Est. 2011

April 2, 2019

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My Morning Coffee Ritual

I cannot begin to tell you how happy I was to start drinking coffee again after the first trimester repulsion. During each of my pregnancies, coffee was – at best – unappealing for the first trimester, and – at worst – completely nauseating, even just the smell or thought. This time around, at about 3 months, I attempted to make my first cup since reading that positive test, because the thought didn’t sicken me and I was craving the experience. I was relieved to find out I hadn’t forgotten how to make a pour over, and it was a really beautiful and rewarding cup.

Coffee is such an important part of my mornings, and while I do love a good cup of tea, it just doesn’t compare. It’s not even [just] the caffeine. It’s the beautiful process, the intentional slowing down, the end result of a perfect cup of coffee.

I’ve never been much of a “morning” person; I love my sleep and if I had a choice, I’d probably sleep in until 11 AM every day. But, since becoming a mom, like a lot of moms, I’ve come to really savor and appreciate the quiet early morning hours.

Side note: We recently instituted a new family policy, and it’s been life-changing! The kids aren’t allowed to come downstairs until 8:00 AM. At 7:30 AM, they are permitted to quietly play in their rooms. If they wake up before then, they have to stay in bed quietly. We purchased this incredible sleep training CLOCK (the blush pink option), which changes colors based on the time; at 7:30 AM the light turns yellow, and at 8:00 AM the light turns green. I love the simple, modern design, and the fact that it’s training the kids while also teaching them the time and making my life easier. I highly recommend it, even if your children are much younger; children simply just need to understand their colors for the clock to do its trick!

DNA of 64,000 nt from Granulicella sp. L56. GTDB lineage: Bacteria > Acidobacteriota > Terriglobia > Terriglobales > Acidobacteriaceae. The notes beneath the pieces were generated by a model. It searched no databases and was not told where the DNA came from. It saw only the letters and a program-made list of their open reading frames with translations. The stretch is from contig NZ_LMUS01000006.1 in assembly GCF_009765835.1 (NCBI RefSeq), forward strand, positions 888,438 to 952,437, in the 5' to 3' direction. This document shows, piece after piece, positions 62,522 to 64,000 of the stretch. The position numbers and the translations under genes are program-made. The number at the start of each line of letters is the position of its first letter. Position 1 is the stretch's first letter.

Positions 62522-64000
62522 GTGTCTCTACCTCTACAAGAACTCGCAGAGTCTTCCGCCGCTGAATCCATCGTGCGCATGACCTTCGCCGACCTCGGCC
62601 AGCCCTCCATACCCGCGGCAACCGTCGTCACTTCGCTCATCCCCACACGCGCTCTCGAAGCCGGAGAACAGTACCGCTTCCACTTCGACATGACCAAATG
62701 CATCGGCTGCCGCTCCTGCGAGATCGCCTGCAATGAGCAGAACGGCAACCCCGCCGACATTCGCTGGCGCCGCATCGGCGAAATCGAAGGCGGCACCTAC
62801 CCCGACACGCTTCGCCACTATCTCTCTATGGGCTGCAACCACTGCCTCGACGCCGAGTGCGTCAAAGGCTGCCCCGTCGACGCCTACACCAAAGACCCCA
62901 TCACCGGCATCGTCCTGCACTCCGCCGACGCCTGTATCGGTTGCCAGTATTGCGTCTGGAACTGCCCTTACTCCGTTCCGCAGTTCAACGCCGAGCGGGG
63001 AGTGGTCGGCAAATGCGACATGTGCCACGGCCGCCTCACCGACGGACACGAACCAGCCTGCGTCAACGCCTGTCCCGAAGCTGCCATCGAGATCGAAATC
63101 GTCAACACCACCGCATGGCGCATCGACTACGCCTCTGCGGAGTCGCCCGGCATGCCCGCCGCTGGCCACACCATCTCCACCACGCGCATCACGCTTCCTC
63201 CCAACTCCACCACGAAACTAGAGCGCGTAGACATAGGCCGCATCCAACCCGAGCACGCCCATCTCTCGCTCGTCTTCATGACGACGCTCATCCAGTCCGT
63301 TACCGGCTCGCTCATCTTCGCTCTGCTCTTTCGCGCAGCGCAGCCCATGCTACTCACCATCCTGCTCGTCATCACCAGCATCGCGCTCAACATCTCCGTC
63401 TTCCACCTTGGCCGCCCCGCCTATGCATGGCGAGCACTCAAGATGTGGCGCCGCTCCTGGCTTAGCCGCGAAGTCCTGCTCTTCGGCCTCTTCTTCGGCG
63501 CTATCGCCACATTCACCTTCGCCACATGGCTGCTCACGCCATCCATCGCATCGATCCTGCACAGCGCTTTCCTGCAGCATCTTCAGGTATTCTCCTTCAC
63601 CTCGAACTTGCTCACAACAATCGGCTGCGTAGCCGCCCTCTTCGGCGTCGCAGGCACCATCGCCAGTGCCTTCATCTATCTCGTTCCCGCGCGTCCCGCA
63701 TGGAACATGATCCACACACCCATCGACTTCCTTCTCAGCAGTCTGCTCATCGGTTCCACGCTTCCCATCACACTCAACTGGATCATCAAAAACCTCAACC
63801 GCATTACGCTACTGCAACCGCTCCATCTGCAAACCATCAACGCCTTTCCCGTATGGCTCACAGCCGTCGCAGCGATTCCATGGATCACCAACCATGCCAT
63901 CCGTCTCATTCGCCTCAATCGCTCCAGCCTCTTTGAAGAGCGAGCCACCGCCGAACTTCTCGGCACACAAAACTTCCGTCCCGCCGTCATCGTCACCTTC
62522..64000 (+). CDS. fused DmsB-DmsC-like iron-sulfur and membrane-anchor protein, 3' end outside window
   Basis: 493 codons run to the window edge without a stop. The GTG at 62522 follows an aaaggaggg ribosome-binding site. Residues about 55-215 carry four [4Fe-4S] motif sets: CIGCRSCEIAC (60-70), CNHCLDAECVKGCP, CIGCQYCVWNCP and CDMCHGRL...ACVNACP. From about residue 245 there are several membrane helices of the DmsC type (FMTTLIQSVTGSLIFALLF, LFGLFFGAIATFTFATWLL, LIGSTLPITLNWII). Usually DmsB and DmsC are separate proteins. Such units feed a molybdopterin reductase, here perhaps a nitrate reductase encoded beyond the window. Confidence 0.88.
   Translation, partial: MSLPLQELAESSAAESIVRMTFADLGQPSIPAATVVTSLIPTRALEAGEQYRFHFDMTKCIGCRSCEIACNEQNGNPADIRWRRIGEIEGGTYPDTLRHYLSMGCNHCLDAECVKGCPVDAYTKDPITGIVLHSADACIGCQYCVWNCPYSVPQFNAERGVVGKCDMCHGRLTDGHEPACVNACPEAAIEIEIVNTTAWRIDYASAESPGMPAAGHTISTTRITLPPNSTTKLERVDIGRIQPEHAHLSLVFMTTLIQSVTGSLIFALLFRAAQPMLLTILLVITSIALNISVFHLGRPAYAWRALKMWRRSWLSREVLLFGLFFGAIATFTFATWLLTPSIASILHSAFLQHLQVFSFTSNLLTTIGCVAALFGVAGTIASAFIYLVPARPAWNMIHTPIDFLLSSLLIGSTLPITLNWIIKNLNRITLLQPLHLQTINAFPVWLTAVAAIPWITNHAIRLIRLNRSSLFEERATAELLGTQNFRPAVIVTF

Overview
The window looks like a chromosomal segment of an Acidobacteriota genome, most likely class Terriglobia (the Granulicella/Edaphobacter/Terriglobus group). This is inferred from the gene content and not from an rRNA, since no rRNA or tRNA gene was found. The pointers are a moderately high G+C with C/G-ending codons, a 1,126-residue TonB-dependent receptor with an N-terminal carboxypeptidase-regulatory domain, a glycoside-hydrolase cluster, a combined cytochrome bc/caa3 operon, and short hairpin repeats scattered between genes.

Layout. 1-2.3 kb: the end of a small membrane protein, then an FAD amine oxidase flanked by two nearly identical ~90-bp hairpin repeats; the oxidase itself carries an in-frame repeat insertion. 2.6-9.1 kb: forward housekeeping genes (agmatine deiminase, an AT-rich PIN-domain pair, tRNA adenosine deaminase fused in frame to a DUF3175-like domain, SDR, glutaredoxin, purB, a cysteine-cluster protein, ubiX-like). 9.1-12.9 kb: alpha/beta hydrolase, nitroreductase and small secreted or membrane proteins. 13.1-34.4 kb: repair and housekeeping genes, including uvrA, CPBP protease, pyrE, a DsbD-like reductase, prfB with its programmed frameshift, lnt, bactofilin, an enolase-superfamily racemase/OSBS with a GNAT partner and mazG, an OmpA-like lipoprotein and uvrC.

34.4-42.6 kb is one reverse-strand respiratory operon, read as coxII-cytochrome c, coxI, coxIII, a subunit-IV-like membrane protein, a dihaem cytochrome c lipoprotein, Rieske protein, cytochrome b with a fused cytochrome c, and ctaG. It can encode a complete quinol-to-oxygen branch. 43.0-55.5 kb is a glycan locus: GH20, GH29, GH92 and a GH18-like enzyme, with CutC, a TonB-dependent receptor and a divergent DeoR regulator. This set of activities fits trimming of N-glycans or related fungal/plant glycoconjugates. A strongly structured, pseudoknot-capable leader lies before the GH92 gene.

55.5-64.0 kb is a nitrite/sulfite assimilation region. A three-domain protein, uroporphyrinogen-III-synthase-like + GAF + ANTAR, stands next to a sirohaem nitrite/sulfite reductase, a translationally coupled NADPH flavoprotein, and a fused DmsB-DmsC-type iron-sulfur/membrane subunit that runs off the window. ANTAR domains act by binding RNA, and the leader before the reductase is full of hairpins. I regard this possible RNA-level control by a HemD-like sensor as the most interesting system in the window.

I’ve been trying to wake up by 5:30 or 6:00, to give me a minimum of two hours before the kids’ descent. It’s been such a cherished time. I can really do anything or everything or nothing. It’s quiet. I can collect my thoughts, neaten up the kitchen, listen to a sermon, read my Bible and pray, get some work in, etc. I don’t have a particular “routine” except that I always make a cup of pour over coffee. First thing. Always.

I’ve gotten lots of questions about my coffee ritual, I thought I’d explain the process here and link to the supplies I use! I started using a Chemex for my daily cuppa back nearly 10 years ago. I like to think it was before it was trendy, but I highly doubt that was the case. My friend Wendy actually picked up a Chemex coffee maker for me at a yard sale, and that started my obsession. I was so intrigued by the beautiful design, I began to research how to use it.

The basic idea behind the Chemex is that, if used properly, it will brew a perfect cup of coffee every single time. Based upon the coffee beans you are using (quality is huge here!) and your personal preference, you develop the perfect ratio of ground beans to water. The beans need to be ground at just the right coarseness to allow for proper extraction, the water needs just be just off the boil, and the pour should be slow, steady, and circular. It sounds like a lot to remember, but it all becomes second nature, and a beautiful ritual to look forward to each morning.